The future of HIV care in the USA

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Abstract

Background

The number of people living with HIV in the USA increased by 50% to 1.115 million persons from 1996 to 2006 and may exceed 1.5 million by 2015. The rising caseloads are straining the HIV care system, while recession and the unknown fate of health reforms are sources of uncertainty. HIV care in the USA evolved within a fragmented healthcare system. Unique community-based support and education linked to diverse multidisciplinary HIV care teams contributed to ‘AIDS exceptionalism’.

Objective

To describe HIV care in the USA in 2011 and to consider future trends.

Methods

Literature review.

Results

Though evidence for effectiveness of HIV care teams is increasing, HIV care in the USA in 2011 is severely challenged. Low reimbursements, rising caseloads and increasing care complexity are leading to clinician shortages. Access to antiretrovirals through Medicare and Medicaid is worsening, and deficiencies in AIDS Drug Assistance Programs are increasing. Durable health insurance will become available for most Americans in 2014 through new health reforms, but the likelihood of incomplete coverage, fierce political opposition and the uncertain details are reasons for concern. At the same time, recent trends in HIV epidemiology, pathogenesis and care services have reinforced the need for multidisciplinary teams with strong community linkages.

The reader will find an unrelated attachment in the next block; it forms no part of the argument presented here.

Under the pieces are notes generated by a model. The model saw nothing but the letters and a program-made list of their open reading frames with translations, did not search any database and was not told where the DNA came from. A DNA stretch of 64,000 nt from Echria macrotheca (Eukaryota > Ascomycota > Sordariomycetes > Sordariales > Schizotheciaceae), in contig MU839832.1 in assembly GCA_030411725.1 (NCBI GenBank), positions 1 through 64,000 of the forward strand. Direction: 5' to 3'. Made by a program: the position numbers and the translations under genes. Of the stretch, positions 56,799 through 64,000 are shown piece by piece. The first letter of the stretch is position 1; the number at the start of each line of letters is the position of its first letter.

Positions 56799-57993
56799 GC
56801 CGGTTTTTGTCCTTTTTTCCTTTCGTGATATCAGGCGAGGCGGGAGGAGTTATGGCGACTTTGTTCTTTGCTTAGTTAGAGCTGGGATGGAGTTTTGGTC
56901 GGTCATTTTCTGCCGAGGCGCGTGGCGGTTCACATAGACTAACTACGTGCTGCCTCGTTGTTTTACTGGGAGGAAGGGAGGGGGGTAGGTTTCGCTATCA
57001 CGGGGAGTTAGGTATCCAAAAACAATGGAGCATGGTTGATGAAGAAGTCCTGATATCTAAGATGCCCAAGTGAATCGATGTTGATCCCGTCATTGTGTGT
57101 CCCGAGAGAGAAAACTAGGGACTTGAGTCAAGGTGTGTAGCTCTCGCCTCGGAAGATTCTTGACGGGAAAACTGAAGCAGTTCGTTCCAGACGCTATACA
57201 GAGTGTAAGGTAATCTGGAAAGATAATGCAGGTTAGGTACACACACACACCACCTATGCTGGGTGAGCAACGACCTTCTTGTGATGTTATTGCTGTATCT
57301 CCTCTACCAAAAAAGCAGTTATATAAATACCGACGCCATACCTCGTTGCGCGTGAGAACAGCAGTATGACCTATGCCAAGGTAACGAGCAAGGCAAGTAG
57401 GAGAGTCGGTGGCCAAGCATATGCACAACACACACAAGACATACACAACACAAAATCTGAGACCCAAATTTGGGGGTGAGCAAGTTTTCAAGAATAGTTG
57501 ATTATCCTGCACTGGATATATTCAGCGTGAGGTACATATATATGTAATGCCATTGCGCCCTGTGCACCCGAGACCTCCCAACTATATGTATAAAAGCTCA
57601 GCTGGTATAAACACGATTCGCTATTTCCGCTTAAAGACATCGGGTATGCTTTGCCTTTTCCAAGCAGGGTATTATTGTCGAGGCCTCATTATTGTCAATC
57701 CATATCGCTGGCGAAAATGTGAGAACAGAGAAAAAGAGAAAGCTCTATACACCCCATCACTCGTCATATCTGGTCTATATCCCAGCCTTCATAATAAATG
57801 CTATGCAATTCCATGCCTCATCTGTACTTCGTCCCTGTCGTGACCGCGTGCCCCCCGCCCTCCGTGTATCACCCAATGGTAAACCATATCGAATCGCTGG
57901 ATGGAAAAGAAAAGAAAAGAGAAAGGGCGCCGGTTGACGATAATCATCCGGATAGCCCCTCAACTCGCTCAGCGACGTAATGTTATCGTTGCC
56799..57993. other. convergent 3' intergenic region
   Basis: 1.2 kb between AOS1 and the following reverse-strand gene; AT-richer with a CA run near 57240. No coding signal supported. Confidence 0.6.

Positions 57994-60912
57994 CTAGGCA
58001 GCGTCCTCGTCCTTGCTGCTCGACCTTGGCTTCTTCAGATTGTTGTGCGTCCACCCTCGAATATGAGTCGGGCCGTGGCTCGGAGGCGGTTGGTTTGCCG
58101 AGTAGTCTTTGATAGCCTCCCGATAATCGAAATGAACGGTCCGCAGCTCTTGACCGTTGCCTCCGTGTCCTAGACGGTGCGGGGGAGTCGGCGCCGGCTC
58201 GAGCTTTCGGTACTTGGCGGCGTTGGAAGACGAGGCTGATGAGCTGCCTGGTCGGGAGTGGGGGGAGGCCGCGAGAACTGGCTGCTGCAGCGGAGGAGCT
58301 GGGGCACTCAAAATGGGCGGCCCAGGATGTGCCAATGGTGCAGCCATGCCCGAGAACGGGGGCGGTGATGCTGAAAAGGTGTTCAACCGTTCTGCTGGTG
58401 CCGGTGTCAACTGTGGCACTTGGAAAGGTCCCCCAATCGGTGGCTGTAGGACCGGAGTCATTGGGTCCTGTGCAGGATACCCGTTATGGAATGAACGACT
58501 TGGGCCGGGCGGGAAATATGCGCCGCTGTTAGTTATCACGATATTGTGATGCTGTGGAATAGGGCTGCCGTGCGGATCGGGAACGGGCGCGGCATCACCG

Conclusions

HIV advocates have their greatest challenge to date to ensure that the gains and lessons in HIV care learnt from the past are not lost in the transition to national health reform in the next turbulent 5 years in the USA.

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